The Seeker

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The search for truth led one man into the Amish community, and the end of that search led him back out. Kenneth Copp grew up with parents who had been Lutheran but converted to the Pentecostal faith, where the belief was that one never questioned the Bible. The Pentecostals taught that until one could speak in tongues, one was not fully a Christian. Speaking in tongues, they believed, was God’s way of communicating with them.

When Copp discovered the Amish he was impressed. It seemed like the true teachings of Christ; if the Bible said it, they did it. Their quiet version of Christianity was directly opposed to the wild, ecstatic Pentecostal form of worship. He was deeply attracted to that peacefulness, and so at the age of 17, he was baptized into an austere Amish community.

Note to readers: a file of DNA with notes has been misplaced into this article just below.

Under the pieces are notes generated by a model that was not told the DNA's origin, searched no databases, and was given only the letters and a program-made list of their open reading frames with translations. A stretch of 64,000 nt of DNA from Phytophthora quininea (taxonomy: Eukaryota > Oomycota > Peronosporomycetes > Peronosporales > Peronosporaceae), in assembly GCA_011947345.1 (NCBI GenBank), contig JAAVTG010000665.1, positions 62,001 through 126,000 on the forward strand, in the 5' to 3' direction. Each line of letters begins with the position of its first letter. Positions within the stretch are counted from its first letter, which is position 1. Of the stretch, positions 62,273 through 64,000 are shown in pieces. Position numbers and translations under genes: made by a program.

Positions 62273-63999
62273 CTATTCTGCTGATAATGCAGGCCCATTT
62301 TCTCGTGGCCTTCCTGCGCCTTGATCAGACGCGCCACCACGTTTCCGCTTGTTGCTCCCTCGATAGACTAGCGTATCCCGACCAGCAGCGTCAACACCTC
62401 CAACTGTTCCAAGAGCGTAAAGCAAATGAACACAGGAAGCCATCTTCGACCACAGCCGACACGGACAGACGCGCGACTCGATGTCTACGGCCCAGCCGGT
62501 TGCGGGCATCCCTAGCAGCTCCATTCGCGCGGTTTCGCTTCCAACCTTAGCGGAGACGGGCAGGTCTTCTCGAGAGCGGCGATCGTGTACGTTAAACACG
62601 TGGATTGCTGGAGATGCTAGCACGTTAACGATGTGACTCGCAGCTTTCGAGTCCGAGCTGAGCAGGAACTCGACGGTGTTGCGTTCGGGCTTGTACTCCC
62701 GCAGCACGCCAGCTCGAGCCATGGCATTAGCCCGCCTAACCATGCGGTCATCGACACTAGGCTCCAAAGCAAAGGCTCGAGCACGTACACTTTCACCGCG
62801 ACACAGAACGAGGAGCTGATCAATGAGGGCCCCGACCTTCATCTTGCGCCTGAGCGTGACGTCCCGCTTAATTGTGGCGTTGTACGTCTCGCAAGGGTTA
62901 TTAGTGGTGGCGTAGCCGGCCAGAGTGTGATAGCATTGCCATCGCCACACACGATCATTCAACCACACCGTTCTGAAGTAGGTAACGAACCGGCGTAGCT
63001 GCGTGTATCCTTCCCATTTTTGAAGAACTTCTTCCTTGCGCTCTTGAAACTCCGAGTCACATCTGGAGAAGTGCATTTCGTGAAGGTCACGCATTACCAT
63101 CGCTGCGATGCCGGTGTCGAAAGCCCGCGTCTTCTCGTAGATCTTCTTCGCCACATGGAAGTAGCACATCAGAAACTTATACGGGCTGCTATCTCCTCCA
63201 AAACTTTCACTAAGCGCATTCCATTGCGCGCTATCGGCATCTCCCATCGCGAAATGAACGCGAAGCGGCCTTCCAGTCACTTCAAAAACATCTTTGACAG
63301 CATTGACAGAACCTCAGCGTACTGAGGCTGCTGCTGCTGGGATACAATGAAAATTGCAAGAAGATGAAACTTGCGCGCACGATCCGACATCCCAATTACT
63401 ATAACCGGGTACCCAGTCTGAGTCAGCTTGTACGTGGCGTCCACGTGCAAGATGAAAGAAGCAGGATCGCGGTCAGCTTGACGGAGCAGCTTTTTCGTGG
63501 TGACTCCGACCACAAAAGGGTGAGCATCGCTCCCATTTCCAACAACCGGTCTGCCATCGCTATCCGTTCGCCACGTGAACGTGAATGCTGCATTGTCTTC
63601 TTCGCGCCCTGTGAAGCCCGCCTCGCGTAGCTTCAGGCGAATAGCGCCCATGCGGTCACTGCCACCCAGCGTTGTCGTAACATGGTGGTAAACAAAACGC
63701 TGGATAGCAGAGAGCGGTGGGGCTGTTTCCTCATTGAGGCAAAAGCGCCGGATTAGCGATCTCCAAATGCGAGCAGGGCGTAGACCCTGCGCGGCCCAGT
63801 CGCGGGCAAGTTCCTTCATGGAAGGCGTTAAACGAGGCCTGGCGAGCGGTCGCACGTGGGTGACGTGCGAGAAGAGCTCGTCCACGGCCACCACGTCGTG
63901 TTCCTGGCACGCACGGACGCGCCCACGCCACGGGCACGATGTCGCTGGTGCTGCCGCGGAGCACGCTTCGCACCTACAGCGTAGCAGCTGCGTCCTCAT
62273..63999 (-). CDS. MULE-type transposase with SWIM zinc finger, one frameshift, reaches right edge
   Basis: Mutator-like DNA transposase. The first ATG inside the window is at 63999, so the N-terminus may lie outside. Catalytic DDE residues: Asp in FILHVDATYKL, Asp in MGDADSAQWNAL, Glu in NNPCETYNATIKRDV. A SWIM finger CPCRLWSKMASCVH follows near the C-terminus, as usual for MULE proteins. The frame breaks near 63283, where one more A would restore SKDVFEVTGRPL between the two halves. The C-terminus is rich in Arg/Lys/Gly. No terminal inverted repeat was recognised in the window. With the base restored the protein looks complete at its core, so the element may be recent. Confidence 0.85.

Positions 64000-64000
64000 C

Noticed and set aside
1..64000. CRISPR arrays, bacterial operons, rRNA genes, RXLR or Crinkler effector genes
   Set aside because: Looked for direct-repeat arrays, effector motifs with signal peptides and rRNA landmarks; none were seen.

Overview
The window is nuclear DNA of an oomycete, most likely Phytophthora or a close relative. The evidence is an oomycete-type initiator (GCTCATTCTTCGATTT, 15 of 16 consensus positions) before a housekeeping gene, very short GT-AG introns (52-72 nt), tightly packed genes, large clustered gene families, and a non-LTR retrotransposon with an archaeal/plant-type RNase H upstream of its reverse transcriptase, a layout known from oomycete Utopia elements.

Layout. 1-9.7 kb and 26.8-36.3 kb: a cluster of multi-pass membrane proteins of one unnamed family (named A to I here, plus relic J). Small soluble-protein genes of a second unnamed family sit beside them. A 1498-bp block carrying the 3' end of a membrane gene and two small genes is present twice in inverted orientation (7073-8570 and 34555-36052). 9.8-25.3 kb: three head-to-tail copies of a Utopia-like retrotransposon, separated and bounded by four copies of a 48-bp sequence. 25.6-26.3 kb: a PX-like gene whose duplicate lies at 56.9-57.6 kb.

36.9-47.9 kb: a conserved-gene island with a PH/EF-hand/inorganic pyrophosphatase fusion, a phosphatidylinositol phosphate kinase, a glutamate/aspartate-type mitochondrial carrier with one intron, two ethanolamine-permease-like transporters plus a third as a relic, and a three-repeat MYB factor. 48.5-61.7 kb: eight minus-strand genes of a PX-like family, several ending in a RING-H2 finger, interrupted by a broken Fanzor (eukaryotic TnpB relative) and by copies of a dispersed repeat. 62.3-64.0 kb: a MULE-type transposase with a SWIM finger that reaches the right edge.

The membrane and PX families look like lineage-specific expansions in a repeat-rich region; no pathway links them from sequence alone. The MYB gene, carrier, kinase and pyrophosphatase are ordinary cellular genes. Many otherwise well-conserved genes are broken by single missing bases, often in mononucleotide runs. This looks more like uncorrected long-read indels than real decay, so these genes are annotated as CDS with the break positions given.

Kenneth enjoyed the simplicity of his life in the community. Soon he got married and had ten healthy children.

Some years later Kenneth Copp started reading the Bible for the first time as it was required of him to lead his family into daily readings and discussions. As he was going through the book of Genesis, everything started falling apart; it just didn’t make sense to him. He found that there were a lot of contradictions between chapters, a few ethical issues, and some misogynistic views.

The pressing question on his mind became whether God is real or just a figment of our imagination. The answer he found to that question changed his life forever.